It’s tempting to think about how Pittsburgh could have been even better if they had been able to draft Alex Ovechkin, but this may actually be another area where there was some luck involved for Pittsburgh. The other factor involved in determining draft odds was winning the draft lottery over the prior four seasons. It’s not possible to know if Pittsburgh would have won the Crosby lottery with one of their other two balls, but their odds improved without having Ovechkin. (It’s worth noting that Marc-Andre Fleury didn’t count against Pittsburgh because that draft pick originally belonged to Florida).
3.) The lockout year had another impact that aided Pittsburgh’s rebuild – the style of the NHL was much different coming out of the lockout than it had been before. Multiple teams who had struggled previously were now better suited for the style of new NHL; in fact, we’ll see that one trend that can benefit teams is in looking for a playing style that is a market inefficiency. In the case of teams coming out of the lockout, this was teams who had adopted a more skilled and fast-paced style such as Buffalo and Pittsburgh.
4.) The biggest struggle that teams have after tanking is that they don’t have enough organizational depth to surround their new star; this is especially true since it’s rare for the unrestricted free agent market to be an efficient way to build depth. For Pittsburgh, they were aided in this fact by Evgeni Malkin having to stay in Russia for an additional year. This allowed Pittsburgh to gain one more high-draft pick, Jordan Staal, who was a very effective depth piece behind Pittsburgh’s stars.
5.) In relation to the point above, if a team is rebuilding it’s important that they hit on their draft picks in the years leading up to drafting their star. I already mentioned a lot of those names that were already in the system previously, but it’s an especially important point. When you compare Pittsburgh against teams like Buffalo and Edmonton that have struggled despite having a star player, one of the differentiating factors is draft picks from the surrounding years not living up to expectations.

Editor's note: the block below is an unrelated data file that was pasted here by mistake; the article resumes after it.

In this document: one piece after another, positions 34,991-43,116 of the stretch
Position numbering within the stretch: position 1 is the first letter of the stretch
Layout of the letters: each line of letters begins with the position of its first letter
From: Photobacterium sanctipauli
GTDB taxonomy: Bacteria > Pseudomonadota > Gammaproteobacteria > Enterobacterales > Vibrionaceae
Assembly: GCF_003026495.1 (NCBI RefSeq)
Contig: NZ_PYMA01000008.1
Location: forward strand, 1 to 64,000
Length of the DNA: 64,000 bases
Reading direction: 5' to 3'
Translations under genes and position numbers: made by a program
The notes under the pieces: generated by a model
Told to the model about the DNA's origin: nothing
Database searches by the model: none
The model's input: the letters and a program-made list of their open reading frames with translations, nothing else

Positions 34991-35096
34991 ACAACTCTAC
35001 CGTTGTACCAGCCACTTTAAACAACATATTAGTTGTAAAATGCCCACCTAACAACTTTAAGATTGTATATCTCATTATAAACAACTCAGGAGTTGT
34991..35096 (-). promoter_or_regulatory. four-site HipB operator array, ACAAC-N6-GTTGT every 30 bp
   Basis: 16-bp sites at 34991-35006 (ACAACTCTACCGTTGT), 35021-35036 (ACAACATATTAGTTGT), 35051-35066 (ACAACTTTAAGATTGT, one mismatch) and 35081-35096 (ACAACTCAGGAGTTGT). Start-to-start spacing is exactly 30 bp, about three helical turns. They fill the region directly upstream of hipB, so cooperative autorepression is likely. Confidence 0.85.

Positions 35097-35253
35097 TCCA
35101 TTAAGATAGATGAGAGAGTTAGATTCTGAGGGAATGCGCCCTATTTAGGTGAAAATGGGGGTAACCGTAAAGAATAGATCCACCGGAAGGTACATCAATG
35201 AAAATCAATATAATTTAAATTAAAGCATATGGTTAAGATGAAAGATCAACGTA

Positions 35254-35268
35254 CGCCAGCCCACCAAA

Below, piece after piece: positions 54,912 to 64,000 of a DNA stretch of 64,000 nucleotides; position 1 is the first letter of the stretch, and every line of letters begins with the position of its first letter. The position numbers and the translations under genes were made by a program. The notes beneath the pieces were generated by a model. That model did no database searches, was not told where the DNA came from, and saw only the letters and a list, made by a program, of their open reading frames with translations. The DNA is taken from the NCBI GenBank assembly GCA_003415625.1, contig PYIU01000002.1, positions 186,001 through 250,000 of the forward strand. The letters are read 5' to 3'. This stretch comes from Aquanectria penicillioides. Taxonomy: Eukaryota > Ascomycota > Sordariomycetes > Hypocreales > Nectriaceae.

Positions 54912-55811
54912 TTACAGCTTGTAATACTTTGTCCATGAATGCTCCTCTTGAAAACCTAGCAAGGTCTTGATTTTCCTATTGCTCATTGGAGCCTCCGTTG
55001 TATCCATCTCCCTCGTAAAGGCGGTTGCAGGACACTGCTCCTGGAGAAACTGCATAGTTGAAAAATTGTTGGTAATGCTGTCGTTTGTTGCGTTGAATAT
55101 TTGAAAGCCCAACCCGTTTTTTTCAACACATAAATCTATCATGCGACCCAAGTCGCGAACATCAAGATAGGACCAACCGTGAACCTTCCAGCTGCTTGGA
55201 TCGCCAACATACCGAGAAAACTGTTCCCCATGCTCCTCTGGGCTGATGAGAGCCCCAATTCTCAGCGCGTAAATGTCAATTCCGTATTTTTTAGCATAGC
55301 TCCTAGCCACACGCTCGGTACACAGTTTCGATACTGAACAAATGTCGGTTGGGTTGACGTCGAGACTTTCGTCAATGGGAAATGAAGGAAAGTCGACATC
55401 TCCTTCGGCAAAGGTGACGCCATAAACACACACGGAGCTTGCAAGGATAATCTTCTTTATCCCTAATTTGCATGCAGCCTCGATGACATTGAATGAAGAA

6.) The other factor that separates all of the teams in this list from those that have struggled is goaltending; especially in the playoffs, a team can’t get by without having at least above average goaltending. Pittsburgh initially drafting Marc-Andre Fleury helped get to a championship in 2009, and it’s no coincidence that they reached their goals again while Matt Murray was performing extremely well.
Examining Pittsburgh gives us a starting point; with other teams we’ll look at which items they have in common and what other attributes they might show.
Stanley Cup - 2018
Presidents’ Trophy – 2010, 2016, 2017
Washington is linked with Pittsburgh because of Alexander Ovechkin and Sidney Crosby entering the NHL at the same time. So which items are similar and different from Pittsburgh?
1.) Unlike Pittsburgh, you can make a strong argument that Washington did choose to make a quick decision to tank. They went into the 2003-04 season intending to contend, but then traded away most of their stars after struggling early in the year. This allowed them to have the third-worst record in the league and then draft Ovechkin; however, it’s worth noting that they didn’t finally get a Stanley Cup win until they had built much more depth offensively.
2.) The quick tank did also result in Washington still being poor in 2005-06 despite Ovechkin starring. Washington benefited in that they certainly hit on the high draft pick they received because of that – other than Ovechkin, Nicklas Backstrom has been the most important member of the team in their current run of success.
3.) Washington became a great regular season team after the lockout largely through their offensive success, especially having a mobile and offensively focused defense. Similar to Pittsburgh, this benefited from a style that had not been valued prior to the lockout.